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Revenant Ultimate bush craft movie

Discussion in 'Bushcraft Chatter' started by Kiwi Tim, Jan 8, 2016.

  1. The Cumbrian

    The Cumbrian Full Member

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    You mean somebody else might have lit the fires for him? That's taking artistic licence a bit too far.

    I hope that someone will have a word about that poor horse too.
     
  2. Goatboy

    Goatboy Full Member

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    You mean Mr. Grylls wasn't on hand to show them how it was done? :eek:

    Sent via smoke-signal from a woodland in Scotland.
     
  3. Klenchblaize

    Klenchblaize Bushcrafter (boy, I've got a lot to say!)

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    Apparently my wife wants to see this which is very strange :confused: given subject matter is the antithesis of what floats her boat. However, it's been made very clear I will not be wearing my Bison Bushcraft Guide Shirt or Russell Moccasins!
     
  4. Goatboy

    Goatboy Full Member

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    Tell her that's not fair! If folk get to dress up as Stormtroopers to go and see Star Wars then surely your shirt & moccasins are goers? :D

    Sent via smoke-signal from a woodland in Scotland.
     
  5. sandbender

    Mod

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    Its winter so I have a bushier beard than Leonardo has in the film and I did wear my Bison Guide shirt to see it. :)

    It really is a gorgeous bit of cinema but your wife should be warned, it is quite brutal in a few places.
     
  6. Klenchblaize

    Klenchblaize Bushcrafter (boy, I've got a lot to say!)

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    I'm probably going to get more of a kick from people watching than the film!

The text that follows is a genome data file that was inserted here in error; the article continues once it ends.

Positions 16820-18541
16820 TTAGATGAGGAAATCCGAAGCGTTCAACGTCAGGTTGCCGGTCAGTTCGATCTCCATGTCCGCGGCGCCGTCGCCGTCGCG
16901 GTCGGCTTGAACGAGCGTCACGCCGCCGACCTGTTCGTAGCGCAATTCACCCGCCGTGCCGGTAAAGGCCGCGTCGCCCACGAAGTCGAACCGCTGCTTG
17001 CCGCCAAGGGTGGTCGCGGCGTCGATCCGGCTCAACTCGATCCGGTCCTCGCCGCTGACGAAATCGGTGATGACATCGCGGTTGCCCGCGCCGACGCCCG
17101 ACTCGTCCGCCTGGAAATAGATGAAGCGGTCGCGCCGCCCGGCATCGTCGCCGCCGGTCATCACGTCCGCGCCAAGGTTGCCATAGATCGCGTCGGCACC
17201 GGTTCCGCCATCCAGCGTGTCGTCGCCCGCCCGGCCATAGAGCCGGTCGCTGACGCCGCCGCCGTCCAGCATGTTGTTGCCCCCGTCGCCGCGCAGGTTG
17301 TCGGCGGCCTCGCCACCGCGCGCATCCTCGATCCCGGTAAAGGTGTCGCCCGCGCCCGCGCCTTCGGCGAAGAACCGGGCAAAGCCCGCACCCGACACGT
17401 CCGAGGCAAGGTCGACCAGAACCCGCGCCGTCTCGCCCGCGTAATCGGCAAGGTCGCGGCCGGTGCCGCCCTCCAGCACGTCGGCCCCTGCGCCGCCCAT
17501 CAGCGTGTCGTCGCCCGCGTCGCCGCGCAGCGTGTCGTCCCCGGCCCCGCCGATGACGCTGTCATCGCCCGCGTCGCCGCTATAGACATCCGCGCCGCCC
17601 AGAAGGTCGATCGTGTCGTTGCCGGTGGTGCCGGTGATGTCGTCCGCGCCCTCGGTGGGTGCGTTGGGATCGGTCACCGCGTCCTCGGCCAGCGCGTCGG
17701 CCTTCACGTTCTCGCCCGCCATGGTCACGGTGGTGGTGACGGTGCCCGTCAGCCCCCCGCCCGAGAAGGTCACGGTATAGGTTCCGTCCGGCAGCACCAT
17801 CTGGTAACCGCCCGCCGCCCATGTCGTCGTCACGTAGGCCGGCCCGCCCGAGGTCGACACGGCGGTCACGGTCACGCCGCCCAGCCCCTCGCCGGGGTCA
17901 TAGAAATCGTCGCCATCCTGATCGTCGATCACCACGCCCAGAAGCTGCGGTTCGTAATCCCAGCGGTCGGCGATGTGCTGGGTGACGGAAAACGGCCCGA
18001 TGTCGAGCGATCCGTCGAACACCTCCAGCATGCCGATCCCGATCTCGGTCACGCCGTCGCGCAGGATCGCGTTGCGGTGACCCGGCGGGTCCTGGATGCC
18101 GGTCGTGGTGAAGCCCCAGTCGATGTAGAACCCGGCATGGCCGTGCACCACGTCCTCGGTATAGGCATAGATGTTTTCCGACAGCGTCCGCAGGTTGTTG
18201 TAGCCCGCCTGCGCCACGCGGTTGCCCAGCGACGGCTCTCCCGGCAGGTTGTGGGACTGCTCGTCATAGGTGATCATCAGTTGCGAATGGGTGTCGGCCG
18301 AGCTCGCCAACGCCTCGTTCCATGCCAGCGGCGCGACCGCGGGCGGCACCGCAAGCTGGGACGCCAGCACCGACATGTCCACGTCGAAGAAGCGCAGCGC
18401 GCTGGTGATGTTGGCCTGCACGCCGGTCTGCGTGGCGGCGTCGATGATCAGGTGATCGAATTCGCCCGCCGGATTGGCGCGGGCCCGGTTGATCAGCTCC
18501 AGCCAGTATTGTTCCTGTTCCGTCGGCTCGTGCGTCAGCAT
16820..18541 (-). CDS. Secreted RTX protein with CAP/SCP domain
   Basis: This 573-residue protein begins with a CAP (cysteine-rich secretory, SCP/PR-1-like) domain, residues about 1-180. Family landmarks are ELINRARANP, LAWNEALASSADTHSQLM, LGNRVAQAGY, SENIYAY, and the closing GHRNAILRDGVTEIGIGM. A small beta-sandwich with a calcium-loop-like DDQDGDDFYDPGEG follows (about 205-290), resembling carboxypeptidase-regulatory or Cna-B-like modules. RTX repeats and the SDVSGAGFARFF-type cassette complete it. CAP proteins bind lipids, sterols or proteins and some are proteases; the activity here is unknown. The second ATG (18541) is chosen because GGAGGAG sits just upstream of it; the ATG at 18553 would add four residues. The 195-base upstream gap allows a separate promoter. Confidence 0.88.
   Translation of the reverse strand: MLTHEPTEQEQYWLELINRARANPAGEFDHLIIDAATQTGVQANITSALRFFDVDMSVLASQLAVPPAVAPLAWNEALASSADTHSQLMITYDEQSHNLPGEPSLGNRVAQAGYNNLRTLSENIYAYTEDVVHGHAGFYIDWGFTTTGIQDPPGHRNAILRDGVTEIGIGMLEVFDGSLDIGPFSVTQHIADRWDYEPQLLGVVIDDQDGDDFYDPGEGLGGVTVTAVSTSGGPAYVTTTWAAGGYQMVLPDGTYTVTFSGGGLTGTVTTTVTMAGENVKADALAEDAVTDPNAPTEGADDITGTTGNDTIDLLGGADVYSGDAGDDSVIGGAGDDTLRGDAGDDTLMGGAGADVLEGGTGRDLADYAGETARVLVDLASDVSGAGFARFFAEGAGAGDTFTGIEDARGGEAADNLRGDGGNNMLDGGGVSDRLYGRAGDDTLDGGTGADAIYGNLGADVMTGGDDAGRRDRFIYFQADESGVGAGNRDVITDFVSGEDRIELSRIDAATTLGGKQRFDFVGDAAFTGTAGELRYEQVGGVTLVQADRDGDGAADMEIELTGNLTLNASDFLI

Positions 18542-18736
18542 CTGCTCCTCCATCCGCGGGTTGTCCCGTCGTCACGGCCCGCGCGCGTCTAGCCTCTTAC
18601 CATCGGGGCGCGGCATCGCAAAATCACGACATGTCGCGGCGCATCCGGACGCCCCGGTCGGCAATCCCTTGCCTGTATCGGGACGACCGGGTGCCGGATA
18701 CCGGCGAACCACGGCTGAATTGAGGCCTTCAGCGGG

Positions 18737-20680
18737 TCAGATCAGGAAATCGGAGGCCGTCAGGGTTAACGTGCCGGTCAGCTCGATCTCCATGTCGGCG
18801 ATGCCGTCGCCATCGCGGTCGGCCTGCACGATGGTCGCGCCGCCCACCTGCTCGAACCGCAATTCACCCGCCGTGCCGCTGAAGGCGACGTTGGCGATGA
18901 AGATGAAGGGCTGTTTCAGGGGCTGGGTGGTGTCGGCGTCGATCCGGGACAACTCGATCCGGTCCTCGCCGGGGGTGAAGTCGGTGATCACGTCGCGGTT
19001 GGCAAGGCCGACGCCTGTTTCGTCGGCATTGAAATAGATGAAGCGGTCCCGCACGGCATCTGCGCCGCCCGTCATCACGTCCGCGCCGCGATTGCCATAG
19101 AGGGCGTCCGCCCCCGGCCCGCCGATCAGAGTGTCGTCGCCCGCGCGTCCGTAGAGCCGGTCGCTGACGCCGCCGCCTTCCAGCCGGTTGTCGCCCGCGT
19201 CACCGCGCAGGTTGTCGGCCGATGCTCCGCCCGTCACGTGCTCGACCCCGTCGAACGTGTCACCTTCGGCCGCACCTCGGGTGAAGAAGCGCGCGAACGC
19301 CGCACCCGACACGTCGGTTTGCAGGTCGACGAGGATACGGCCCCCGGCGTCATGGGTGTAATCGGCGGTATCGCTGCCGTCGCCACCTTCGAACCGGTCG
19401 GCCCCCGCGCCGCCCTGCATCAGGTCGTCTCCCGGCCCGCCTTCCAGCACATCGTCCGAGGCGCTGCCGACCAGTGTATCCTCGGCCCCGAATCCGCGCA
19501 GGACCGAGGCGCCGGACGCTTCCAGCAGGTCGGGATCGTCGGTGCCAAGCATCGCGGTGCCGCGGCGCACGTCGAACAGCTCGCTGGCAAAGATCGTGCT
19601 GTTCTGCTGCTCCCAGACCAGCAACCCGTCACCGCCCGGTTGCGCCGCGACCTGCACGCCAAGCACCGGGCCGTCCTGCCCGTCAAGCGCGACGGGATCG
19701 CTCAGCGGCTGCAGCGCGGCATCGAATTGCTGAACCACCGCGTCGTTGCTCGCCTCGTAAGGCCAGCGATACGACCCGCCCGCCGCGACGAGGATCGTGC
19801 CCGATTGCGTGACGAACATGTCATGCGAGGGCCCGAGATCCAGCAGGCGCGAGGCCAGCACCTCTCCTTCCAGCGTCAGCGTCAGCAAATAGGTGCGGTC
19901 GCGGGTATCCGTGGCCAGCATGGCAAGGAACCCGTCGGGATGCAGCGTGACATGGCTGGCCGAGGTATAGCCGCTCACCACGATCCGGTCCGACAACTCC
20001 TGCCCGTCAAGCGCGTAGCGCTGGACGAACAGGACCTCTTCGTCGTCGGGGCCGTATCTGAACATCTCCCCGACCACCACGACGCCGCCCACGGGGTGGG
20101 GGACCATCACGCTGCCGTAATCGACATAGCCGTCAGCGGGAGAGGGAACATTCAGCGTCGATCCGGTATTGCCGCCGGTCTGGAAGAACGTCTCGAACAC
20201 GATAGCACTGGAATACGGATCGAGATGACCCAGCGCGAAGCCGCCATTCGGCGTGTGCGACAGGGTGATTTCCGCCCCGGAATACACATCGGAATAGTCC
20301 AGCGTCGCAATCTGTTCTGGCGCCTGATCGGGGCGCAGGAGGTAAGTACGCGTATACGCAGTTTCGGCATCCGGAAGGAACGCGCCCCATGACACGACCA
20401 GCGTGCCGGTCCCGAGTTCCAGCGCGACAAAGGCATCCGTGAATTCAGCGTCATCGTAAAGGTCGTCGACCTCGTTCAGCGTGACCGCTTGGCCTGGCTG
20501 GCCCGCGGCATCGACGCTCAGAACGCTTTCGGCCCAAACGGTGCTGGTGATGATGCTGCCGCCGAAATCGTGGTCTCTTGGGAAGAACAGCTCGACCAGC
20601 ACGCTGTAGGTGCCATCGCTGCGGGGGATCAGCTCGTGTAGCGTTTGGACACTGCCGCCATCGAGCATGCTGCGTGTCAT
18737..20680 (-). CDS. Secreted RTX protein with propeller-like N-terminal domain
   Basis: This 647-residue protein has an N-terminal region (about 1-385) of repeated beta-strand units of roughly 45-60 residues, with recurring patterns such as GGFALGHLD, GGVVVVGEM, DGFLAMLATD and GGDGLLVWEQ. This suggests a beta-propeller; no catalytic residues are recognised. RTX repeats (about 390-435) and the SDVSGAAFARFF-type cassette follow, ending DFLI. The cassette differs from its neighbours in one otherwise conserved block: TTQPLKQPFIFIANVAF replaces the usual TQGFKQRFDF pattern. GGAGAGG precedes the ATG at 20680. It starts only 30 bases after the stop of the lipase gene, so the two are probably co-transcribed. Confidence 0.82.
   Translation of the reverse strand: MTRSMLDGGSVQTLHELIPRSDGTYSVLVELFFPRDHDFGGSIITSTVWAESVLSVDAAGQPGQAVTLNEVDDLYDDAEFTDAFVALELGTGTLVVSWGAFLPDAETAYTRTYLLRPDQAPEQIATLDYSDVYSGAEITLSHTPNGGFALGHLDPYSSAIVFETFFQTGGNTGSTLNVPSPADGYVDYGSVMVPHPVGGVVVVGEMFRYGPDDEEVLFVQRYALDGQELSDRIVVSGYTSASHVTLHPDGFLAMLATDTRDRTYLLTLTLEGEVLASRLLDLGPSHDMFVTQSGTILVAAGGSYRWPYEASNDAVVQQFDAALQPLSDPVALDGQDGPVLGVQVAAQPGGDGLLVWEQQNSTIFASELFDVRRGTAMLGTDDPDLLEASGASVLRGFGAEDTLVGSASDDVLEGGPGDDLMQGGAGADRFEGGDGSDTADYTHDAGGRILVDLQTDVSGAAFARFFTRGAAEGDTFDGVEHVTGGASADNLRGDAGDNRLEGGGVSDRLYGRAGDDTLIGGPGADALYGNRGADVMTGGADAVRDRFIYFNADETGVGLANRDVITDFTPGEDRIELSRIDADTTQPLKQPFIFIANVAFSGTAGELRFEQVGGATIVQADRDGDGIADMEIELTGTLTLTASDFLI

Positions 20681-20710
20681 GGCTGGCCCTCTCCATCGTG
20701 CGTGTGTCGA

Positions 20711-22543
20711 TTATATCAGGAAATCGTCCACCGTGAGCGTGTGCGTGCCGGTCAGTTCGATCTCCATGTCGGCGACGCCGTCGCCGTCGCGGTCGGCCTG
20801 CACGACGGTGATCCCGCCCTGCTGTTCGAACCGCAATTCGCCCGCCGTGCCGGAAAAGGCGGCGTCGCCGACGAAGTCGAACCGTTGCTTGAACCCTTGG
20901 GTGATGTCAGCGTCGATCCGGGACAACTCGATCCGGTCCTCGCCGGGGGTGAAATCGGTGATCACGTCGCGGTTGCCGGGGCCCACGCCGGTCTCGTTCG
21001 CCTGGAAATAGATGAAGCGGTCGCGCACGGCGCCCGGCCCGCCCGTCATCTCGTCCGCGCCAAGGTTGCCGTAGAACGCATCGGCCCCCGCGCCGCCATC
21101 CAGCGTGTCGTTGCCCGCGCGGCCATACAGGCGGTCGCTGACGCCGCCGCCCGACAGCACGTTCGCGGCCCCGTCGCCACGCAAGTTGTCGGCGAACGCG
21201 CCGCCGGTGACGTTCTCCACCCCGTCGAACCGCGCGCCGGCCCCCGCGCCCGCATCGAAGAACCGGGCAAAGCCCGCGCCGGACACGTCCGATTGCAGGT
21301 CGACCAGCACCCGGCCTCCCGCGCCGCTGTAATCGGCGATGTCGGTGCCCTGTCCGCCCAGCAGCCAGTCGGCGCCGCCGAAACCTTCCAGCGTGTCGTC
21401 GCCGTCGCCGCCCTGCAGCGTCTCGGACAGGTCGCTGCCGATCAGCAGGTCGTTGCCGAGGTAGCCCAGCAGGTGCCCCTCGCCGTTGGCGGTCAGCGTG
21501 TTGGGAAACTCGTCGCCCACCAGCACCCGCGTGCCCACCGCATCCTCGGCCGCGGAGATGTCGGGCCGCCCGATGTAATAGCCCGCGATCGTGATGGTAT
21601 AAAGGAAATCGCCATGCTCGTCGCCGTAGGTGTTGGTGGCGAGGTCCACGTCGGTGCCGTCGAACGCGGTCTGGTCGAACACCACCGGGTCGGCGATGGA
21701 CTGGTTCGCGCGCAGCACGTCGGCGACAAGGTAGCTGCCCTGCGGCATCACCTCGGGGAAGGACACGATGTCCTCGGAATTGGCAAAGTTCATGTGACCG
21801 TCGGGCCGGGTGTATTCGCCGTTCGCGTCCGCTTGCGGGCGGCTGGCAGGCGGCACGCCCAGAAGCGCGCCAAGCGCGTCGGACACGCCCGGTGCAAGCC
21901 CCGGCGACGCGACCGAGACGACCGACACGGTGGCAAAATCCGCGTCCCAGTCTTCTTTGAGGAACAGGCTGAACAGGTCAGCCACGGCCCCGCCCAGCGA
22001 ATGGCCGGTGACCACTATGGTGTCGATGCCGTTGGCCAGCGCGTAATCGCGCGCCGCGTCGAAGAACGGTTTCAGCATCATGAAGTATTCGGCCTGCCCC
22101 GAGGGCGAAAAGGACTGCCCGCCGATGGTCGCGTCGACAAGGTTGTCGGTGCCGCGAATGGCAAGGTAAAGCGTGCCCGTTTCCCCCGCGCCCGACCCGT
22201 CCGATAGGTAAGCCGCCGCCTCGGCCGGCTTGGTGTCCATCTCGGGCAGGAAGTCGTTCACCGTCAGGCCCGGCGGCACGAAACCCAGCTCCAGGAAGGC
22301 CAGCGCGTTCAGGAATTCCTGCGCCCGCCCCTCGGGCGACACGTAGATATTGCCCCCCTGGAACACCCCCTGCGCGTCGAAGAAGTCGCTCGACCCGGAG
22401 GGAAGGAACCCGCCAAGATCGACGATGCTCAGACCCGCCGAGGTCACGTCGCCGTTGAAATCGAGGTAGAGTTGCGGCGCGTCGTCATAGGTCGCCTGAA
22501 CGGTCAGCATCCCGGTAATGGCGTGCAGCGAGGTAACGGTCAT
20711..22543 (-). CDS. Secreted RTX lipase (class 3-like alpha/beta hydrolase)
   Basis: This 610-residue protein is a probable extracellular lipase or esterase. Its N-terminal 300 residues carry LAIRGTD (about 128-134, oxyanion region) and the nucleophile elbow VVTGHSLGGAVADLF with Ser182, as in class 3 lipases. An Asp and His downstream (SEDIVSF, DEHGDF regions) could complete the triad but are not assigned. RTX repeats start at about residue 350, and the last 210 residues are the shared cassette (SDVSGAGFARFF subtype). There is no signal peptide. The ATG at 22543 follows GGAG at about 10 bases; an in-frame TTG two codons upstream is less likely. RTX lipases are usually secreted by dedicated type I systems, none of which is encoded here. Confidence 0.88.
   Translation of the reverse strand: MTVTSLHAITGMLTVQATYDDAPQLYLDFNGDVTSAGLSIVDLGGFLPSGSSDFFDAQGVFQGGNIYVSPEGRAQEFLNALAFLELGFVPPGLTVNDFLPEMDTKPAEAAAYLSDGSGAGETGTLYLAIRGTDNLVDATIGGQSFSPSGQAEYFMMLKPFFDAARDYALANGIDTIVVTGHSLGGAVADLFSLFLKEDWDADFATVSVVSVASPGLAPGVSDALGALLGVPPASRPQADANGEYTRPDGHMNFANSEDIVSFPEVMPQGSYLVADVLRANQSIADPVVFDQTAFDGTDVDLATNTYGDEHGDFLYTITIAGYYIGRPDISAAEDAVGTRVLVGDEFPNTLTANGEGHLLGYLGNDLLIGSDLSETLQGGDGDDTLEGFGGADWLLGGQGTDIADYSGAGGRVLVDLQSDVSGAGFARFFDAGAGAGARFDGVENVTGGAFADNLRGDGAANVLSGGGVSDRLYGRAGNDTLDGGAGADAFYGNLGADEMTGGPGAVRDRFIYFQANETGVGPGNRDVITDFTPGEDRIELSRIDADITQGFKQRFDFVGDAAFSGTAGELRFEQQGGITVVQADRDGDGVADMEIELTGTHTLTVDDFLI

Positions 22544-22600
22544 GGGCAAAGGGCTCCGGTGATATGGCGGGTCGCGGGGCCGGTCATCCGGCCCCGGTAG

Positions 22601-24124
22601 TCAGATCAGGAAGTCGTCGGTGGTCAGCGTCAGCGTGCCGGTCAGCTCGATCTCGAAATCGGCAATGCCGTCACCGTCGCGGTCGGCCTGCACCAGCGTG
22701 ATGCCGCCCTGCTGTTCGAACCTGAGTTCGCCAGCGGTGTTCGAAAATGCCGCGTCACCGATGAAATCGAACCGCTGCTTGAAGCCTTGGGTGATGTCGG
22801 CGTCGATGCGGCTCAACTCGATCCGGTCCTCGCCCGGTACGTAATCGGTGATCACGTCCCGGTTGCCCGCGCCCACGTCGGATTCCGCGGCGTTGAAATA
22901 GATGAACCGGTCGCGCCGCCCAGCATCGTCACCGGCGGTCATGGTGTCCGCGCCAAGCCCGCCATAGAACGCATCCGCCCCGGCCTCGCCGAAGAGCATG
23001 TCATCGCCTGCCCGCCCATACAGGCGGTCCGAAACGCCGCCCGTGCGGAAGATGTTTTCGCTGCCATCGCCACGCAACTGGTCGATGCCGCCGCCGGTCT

Perhaps I'll try and sneak my Heroes of Telemark look past her now I have my Bergans smock and Sami knife with cool dangler sheath.
     
  7. Richard Francis Burton

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    Umm.. Well, we've got tickets to see it Tuesday Eve. Looking forward to it. Not really a film buff, or mad for 'em. This one looks well put together, and would seem to be a good cinematic experience. The last Film a see at the Flicks was Rush, and it didn't disappoint.

    I'm more intrigued to see Hardy's performance, than Di Caprio's... I'm reckoning the the presence of both of them in the Film could be for Good viewing.
     
  8. Blundstoned Love

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    On an associated note:

    This Friday at 11pm on National Geographic - A World Unseen.

    "Actor Leonardo DiCaprio contributes to this eye-opening documentary examining the history of mountain men in 19th century America"
     
  9. David LaFerney

    David LaFerney Forager

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    Apparently liberal artistic license was exercised in making this film - FE wintery weather throughout the film conflicts with the report that Hugh Glass survived his 6 week ordeal by eating mostly roots and berries - unless there are berries available in winter that I'm not aware of. And I'm pretty sure that mere humans would have died several times over just from exposure. Nonetheless, don't miss it in the theaters. It's almost worth seeing for the scenery.

    Edit - just looked it up, and the historical events of the opening scene happened in May so not Winter.
     
    #49 David LaFerney, Jan 17, 2016
    Last edited: Jan 17, 2016
  10. t1234

    t1234 Member

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  11. tsitenha

    tsitenha Nomad

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    Like all Hollywoodized movies, generous artistic license is used. Apparently good entertainment.
     
  12. Drain Bamaged

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    I have not seen the film (but don’t know anyone that has seen it that says they did not enjoy it) I did read the book a couple of years ago and remember at the time doing a bit of follow up on it and on the writer Michael Punke who freely admitted he had taken quite a few liberties with it and said that for such a ‘famous’ event there was actually very little ‘known to be genuine’ information around to work from, even the names of the other two were actually in doubt with the Jim Bridger name originally being a James Bridges in the so called official record of the time. Punke implied at the time that he had been asked to ‘be very careful’ how he portrayed Jim Bridger who is considered a national hero in many parts of the USA with Towns, Bridges, Schools and various parks etc names after him. I think it sounds like it’s a good and entertaining film and maybe should be taken just as that.